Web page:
Index ← 3718 CFJ 3719 3720 → text
===============================  CFJ 3719  ===============================

      Falsifian and G. won the game.


Caller:                        Falsifian

Judge:                         D. Margaux
Judgement:                     FALSE



Called by Falsifian:                              20 Feb 2019 03:56:43
Assigned to D. Margaux:                           20 Feb 2019 12:28:31
Judged FALSE by D. Margaux:                       24 Feb 2019 23:47:30


Caller's Evidence:

On Tue, Feb 19, 2019 at 7:57 PM Falsifian wrote:
> Apathy. I specify Falsifian and G.

Caller's Arguments:

1. I "published", or "announced", the following: "Apathy", in this
   message. (I also sent a separate message that just says "Apathy", in
   case anyone insists it has to be by itself in a message for me to
   "publish" it.)

2. Publishing/announcing "Apathy" was a successful action, because
   Rule 478 says: "A person "publishes" or "announces" something by
   sending a public message.". This explicitly specifies a method to
   perform the action of "publishing", or "announcing".

3. Declaring, announcing or publishing "Apathy" have the same meaning, so I
   have also Declared Apathy.

4. A pre-emptive rebuttal: Rule 2465 specifies a method ("without
   objection") by which I can Declare Apathy. However, this is not
   relevant since, as argued above, Rule 478 also specifies a method by
   which I can perform this action, and Rule 2125 (Regulated Actions)
   allows me to use any of the available methods. ("A Regulated Action
   CAN only be performed ... using the methods explicitly specified").

   While it may seem like "Declare Apathy" is a term of art and
   therefore has a "special meaning", "Declare" has a common-word
   meaning and the term of art is not rules-defined, so we should go
   with the common definition for "declare" (R217).  Capitalization is
   generally inconsequential and should not be used to infer that it's a
   term of art.

   Note that even if Rule 2465 were strengthened to say "Other rules
   notwithstanding, a player may only Declare Apathy by the method
   defined in this rule", that restriction would be ineffective, since
   Rule 2465 has lower power than Rules 2125 and 478.

5. Rule 2465 says: "Upon doing so, the specified players win the game."
   When we talk about "Doing X" for any X, we almost always take X to refer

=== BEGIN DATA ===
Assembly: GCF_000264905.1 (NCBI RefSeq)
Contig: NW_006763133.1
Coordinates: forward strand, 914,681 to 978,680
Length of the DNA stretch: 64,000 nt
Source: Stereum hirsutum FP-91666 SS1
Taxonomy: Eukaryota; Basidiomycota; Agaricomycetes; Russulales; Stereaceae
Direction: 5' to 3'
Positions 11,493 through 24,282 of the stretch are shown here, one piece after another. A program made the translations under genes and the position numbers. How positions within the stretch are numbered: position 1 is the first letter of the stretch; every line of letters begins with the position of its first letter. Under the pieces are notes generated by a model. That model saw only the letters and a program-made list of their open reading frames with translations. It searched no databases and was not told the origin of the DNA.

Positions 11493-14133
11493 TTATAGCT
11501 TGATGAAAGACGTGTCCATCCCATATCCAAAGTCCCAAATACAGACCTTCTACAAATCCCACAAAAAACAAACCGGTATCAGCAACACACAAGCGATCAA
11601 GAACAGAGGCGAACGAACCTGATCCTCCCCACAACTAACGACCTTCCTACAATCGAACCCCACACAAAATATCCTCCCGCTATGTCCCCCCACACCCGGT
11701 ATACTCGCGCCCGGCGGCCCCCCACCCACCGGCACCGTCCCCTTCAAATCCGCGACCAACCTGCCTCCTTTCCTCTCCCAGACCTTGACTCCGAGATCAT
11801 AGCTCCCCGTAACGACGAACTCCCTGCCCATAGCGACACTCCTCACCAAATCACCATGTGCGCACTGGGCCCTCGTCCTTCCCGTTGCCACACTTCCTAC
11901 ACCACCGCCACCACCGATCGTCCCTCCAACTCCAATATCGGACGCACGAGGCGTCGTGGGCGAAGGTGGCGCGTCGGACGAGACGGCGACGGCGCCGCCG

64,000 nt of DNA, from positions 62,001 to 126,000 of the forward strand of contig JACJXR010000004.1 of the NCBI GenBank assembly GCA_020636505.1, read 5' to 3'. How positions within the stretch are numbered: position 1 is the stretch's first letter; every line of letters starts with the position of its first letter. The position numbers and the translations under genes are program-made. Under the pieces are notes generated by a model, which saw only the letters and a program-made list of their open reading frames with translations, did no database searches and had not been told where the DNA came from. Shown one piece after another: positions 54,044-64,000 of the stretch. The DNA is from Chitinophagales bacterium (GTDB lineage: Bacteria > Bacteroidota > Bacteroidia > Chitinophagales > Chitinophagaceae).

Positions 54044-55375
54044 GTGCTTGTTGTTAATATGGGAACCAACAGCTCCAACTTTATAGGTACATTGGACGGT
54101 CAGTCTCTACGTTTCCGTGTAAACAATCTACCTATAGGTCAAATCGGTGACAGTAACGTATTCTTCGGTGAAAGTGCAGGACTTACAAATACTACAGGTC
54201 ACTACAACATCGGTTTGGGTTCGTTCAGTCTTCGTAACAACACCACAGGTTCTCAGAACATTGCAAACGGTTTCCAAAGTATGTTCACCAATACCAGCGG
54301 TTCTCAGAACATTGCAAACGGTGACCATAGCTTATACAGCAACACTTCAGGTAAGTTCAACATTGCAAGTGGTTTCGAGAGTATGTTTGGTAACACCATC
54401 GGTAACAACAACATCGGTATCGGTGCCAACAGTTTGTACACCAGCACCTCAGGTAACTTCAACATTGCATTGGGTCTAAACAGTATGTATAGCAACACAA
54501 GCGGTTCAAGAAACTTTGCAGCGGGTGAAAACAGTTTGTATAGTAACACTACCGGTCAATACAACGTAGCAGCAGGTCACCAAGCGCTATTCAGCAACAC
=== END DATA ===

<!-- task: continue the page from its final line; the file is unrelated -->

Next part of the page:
to the Action ("Declaring apathy") and not the method (without
   objection). R2125 supports this in that it separates Action from
   Method. Therefore, "Upon doing so" refers to the action but not the

6. Since I have declared apathy and specified a set of players, by
   Rule 2465, those players (myself and G) win the game.

Judge's Arguments:

Caller's arguement depends on the idea that to "Declare Apathy" means
the same thing as to "announce" or "publish apathy."  I don't
necessarily agree with that, and so I would judge FALSE.

The word declaration has several meanings.  In the context of Rule
2465, I think "to Declare Apathy" is  a kind of a speech-act: it is a
statement that causes a particular social fact to come into existence
(in this case, it creates a victory by Apathy).  It has a similar form
as when a wedding officiant says "I declare you man and wife," or when
a monarch says "I declare war on [country]," or when the chair of a
legislative body says "I declare that the legislative session is

In each of these examples, the declaration works only if certain
preconditions are met.  The wedding officiant must be vested with some
legal, religious, or other kind of authority to perform the marriage,
and the bride and groom need to express consent and have a valid
marriage license--otherwise the declaration is void.  The monarch must
be vested with the power to declare war, and may lack authority to do
so in a constitutional monarchy.  The chair must actually be
recognized as legitimately presiding over the legislative body, and
certain rules typically must be followed before an adjournment can be

If authority is lacking, the declaration is void.  So if I were to say
(or announce or publish), "I declare Donald Trump and Hillary Rodham
Clinton to be married," or "I declare war on BlogNomic on behalf of
Agora," or "I declare the U.S. Congress to be adjourned," we would all
immediately understand why the declarations are void.

So too here.  Under certain circumstances, Rule 2465 vests a player
with authority to declare a particular social fact to come into
existence--a victory by Apathy.  The key question is under what
circumstances does that Rule create authority to Declare Apathy?  The
Rule says that "[a] player CAN Declare Apathy without objection,
specifying a set of players."  In my view, "without objection" must be
read as a precondition that must be satisfied before a player is
vested with authority to Declare Apathy.

So what does "without objection" mean?  Well, Rule 1728 says that "a
rule that purports to allow a person to perform an action [without
objection] thereby allows em to perform the action by announcement"
provided certain conditions are met.  Here, those conditions are
plainly not met (and not merely because dependent intents are
currently temporarily broken). So, I think the declaration sadly must
fail (which is regrettable because a TRUE judgement would also give me
a win by Apathy from December 2018).